RIP Duane Eddy

Apr 29, 2024

The news has been spreading all over the internet while I’ve been traveling today—the great Duane Eddy has died. This has been a rough year! Larry Collins, J. M. Van Eaton, so many of the heroes that I have been fortunate enough to play with have been booked to play the party up in the sky.

As a kid, I was a huge fan of Duane’s records, like many of you. Those records—so many of them were perfect! “Rebel Rouser,” “Stalkin’,” “Cannonball,” “Peter Gunn,” “Movin’ and Groovin’,” “Forty Miles of Bad Road,” “Because They’re Young”—these songs were not just hits of the 1950s, they were iconic instrumental themes to almost every guitar player’s life. That TONE. Duane Eddy was a guitar hero to millions. You can’t even put into words how influential he was not just to the surf bands who followed closely in his footsteps, but all the British bands who came after them, and the hard rock and punk rock guitarists who came after them. They were all after that twang, that big sound that Duane had on his records.

When I started doing my Guitar Geek Festival many years ago, I thought about trying to book Duane as a headliner. There was only one problem: he hadn’t done a full show in twenty-five years. He would pop up occasionally to perform one song at a big wing-ding or televised event, but he hadn’t played a full show for a quarter of a century. The breakthrough happened when my friend Dan Forte mentioned that he knew Duane and would be willing to “sweet talk” him into playing my festival. I figured the odds were long, but sure enough, Duane was into the idea, and so I booked him for the 2010 Guitar Geek Festival in Anaheim. I stuck my neck out financially, not knowing if I’d lose my shirt, but I knew that I wanted to see Duane Eddy play, and heck, it was my festival, so I’d get to play with him, too! Duane and I agreed on a set list of his most classic material, not a dud in the bunch (Duane had a LOT of hits! people forget this!), and I told him that my idea was to try and truly nail the sound of those original records with a live band. I put together some of the best musicians I knew, all of whom were huge Duane Eddy fans.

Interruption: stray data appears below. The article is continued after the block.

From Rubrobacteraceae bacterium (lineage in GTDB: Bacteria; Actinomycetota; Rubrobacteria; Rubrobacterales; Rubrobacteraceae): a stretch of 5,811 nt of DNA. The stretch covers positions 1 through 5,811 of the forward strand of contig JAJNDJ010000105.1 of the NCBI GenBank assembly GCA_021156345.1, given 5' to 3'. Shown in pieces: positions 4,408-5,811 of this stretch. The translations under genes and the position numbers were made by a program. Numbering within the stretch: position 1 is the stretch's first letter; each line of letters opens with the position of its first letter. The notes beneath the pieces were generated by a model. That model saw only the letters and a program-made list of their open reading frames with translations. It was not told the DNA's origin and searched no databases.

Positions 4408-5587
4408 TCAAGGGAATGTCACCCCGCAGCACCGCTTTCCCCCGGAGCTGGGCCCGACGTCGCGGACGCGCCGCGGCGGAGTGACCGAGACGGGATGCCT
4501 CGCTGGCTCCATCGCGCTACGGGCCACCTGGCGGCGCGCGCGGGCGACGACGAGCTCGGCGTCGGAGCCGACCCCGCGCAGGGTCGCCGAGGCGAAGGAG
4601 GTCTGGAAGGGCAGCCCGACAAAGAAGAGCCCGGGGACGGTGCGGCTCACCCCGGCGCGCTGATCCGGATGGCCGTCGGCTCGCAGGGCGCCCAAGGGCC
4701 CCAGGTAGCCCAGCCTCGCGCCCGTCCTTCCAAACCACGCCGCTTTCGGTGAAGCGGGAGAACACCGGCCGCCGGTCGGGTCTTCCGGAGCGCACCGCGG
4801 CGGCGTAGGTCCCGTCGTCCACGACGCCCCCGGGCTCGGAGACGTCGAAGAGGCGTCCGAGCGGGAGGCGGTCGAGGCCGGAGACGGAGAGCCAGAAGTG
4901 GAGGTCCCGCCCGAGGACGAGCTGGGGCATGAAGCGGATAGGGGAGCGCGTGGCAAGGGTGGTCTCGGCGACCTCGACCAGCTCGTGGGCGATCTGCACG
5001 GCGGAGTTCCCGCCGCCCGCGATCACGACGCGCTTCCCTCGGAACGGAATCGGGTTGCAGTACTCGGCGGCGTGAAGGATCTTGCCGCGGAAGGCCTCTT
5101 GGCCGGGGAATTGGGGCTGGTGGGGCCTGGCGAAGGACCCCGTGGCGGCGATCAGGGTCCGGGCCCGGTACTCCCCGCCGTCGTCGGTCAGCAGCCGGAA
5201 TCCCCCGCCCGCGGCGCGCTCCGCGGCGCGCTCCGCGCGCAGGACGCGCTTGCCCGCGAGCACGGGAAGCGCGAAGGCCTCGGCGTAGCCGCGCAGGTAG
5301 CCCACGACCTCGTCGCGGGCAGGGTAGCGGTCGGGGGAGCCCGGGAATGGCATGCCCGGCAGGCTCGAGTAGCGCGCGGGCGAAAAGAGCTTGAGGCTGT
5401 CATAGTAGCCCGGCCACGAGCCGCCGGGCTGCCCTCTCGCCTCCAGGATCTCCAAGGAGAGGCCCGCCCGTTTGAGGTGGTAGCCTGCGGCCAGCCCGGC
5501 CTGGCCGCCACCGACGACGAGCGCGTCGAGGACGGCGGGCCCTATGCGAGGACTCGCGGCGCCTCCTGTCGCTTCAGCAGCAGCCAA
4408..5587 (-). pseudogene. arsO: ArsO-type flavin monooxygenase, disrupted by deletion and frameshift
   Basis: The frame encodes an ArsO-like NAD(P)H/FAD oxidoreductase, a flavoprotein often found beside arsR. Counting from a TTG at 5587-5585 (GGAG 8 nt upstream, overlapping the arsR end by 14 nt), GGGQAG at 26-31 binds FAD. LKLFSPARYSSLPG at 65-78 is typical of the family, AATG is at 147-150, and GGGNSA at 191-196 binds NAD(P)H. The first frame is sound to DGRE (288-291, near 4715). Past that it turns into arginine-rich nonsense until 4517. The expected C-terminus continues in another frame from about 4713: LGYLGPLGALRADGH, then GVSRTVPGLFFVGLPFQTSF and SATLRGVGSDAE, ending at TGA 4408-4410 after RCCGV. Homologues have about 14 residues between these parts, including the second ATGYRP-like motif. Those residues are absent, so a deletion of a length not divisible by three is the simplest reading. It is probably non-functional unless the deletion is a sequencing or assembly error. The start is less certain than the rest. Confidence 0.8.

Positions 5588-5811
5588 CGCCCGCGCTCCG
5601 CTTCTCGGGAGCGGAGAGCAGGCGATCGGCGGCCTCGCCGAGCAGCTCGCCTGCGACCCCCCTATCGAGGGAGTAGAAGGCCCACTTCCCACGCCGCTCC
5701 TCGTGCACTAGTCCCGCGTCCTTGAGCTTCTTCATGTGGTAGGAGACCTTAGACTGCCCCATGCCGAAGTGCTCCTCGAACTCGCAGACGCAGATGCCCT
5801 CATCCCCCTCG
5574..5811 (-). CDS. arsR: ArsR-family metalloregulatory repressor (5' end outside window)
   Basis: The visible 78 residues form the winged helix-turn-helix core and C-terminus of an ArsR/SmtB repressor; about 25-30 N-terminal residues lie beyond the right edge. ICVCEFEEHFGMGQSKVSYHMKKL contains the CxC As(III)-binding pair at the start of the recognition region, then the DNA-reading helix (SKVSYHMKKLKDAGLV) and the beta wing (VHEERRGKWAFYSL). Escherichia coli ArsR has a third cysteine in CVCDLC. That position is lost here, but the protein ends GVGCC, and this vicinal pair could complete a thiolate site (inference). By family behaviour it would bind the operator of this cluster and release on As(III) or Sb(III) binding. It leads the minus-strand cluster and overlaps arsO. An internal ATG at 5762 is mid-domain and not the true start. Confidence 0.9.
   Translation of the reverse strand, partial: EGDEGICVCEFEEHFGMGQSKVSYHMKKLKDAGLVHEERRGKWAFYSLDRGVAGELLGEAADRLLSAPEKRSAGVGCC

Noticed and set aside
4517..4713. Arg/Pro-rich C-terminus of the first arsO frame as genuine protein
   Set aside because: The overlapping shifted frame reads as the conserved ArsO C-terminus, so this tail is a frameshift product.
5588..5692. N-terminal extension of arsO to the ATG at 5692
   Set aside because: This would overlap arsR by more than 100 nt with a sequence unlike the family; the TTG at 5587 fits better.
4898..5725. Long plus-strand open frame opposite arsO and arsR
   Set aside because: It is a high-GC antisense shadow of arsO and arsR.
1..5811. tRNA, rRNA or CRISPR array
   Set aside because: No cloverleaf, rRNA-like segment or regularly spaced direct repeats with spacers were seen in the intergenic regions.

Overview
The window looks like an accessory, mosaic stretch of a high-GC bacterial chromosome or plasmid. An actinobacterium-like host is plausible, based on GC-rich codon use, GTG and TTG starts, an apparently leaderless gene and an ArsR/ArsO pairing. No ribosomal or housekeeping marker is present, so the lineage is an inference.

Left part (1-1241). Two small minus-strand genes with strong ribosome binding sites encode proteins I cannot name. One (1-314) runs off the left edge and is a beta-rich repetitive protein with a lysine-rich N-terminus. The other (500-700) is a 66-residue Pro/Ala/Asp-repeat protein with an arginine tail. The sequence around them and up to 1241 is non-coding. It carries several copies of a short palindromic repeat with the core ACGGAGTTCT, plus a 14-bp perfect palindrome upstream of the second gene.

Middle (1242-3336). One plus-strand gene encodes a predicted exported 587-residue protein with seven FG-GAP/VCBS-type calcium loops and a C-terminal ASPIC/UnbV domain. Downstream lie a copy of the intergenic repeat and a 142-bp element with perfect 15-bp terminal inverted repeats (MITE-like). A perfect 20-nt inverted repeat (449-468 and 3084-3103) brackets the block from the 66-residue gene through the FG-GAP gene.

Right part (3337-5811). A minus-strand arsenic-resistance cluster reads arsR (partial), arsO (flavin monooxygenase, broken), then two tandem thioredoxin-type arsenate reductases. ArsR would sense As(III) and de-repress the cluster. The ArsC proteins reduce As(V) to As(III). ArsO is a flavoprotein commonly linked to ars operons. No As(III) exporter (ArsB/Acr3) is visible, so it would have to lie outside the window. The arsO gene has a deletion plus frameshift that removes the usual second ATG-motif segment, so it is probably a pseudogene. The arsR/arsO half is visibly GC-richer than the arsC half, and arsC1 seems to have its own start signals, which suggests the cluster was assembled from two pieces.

Duane showed up and we ran through a rehearsal. You could see the tenseness in his shoulders relax as he realized that the band knew his songs and had done their homework. He was in a good mood and having a great time.